Anesthesia

Our board Certified Oral and Maxillofacial Surgeons are unique in the health professional field, in that they are trained in all aspects of anesthesia administration.  Oral and Maxillofacial surgeons train with anesthesiologists during their residency. This intensive training and experience gives the Oral and Maxillofacial Surgeon the ability to provide patients with safe, effective outpatient anesthesia that has distinguished the specialty of oral surgery. Their expertise makes it possible to provide safe and comfortable sedation and anesthesia for the complex surgery to be performed in an outpatient non-hospital surgical setting with little-to-no discomfort. During the 4 to 6-year residency, Oral and Maxillofacial Surgeons are involved in administering local, intravenous (IV) sedation, general anesthesia, oral sedation, and nitrous oxide delivery. In order to deliver this safely, they are experts in emergency airway management, intubation techniques, starting IVs, and monitoring the patients during sedation or anesthesia. Our priority is the safety and comfort of our patients.

 Our fellowship certified medical anesthesiologist’s are a vital part of our surgical team. Anesthesiologists are medical doctors who specializes in anesthesia, pain management, and critical care medicine. The anesthesiologist is responsible for keeping you safe and comfortable during and after your surgical procedure. Our fellowship certified medical anesthesiologists provide the following types of anesthesia:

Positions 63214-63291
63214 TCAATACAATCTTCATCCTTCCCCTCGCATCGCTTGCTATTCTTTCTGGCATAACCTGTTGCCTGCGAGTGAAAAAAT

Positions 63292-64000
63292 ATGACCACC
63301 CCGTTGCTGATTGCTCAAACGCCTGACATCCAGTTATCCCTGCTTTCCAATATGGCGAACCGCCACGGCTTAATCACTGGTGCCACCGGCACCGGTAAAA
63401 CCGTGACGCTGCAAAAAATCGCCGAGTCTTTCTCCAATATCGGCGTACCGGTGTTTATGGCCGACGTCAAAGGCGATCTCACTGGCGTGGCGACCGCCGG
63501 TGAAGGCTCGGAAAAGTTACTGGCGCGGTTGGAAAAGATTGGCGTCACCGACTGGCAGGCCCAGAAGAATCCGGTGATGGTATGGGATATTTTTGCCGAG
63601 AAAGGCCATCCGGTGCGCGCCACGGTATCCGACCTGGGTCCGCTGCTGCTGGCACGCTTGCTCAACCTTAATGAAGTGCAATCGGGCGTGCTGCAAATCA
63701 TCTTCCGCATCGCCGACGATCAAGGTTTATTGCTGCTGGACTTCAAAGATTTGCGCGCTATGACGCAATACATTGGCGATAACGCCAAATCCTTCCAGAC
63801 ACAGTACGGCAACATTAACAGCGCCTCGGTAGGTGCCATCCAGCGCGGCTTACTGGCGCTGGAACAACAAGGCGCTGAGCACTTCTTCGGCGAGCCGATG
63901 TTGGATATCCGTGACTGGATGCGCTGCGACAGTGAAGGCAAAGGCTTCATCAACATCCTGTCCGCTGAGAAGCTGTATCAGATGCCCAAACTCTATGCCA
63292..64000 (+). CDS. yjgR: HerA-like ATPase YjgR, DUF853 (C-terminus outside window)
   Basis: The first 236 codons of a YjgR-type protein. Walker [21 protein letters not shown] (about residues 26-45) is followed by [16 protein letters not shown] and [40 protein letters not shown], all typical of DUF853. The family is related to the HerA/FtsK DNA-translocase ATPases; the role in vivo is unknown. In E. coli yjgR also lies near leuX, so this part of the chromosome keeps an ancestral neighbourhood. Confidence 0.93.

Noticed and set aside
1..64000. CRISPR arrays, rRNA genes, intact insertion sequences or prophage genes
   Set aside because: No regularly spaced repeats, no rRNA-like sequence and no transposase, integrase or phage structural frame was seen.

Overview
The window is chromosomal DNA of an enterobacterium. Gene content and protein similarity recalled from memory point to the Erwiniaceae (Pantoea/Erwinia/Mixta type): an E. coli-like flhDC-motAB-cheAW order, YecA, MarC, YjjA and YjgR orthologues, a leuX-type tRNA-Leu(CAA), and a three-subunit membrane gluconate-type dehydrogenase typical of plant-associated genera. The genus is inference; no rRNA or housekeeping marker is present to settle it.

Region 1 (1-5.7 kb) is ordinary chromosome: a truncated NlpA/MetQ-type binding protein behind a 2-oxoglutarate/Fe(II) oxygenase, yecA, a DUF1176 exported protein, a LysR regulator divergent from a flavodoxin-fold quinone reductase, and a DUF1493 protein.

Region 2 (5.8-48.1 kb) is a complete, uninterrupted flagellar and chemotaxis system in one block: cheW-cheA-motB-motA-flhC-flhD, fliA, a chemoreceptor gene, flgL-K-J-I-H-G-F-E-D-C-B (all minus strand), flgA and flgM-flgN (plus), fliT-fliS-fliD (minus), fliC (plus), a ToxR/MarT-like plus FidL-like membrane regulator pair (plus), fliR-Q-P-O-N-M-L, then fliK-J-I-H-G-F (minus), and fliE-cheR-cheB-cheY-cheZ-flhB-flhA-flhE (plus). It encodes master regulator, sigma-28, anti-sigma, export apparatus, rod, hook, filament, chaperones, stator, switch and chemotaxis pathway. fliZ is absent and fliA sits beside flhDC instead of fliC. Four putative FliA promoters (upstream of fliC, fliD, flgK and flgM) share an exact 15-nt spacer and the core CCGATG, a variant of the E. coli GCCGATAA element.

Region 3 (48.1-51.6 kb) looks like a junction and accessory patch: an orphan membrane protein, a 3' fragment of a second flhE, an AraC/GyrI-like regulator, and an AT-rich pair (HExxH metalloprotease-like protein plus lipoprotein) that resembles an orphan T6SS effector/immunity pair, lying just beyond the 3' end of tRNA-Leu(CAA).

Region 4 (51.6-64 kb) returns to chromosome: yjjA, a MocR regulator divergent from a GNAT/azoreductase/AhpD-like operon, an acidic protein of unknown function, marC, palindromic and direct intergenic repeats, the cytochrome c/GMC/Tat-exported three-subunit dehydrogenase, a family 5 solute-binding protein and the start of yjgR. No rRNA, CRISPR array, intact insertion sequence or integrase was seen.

Local Anesthesia

Administration of local anesthesia by injection numbs the surgical site and the adjacent area. You will be fully aware of the procedure, including the vibrations, sounds, and pressure sensations associated with the surgery but you will not feel pain.

 Intravenous sedation

Medications are administered intravenously to sedate you to the point that you are in a relaxed “semi-awake” state and able to respond to verbal instructions if required. You need no medical assistance to maintain adequate breathing and heart function and you will most likely have no memory of your surgery because of the amnesic effect of the medications used to provide the sedation.

For intravenous sedation, you must come in on a completely empty stomach, someone must drive you to and from your appointment and remain with you all day following your surgery.

 General Anesthesia

General anesthesia affects the entire body and makes the person unconscious. The unconscious person is completely unaware of what is going on and does not feel pain from the surgery or procedure. General anesthesia medications can be injected into an IV or inhaled.

Once you are asleep, the anesthetist will insert a breathing tube through your nose and into your windpipe. This protects the airway and allows the surgeon unrestricted access to the mouth. This tube will be gone by the time you wake up in the recovery room.

 For general anesthesia, you must come in on a completely empty stomach and someone must drive you to and from your appointment and remain with you all day following your surgery.

Nitrous oxide

Nitrous oxide is administered through a nasal breathing apparatus. The patient remains conscious in a relaxed condition. Nitrous oxide has a sedative and analgesic (pain-controlling) effect and is a safe and effective technique to reduce anxiety, produce analgesia, and enhance effective communication. Patients are able to breathe on their own and remain in control of all bodily functions.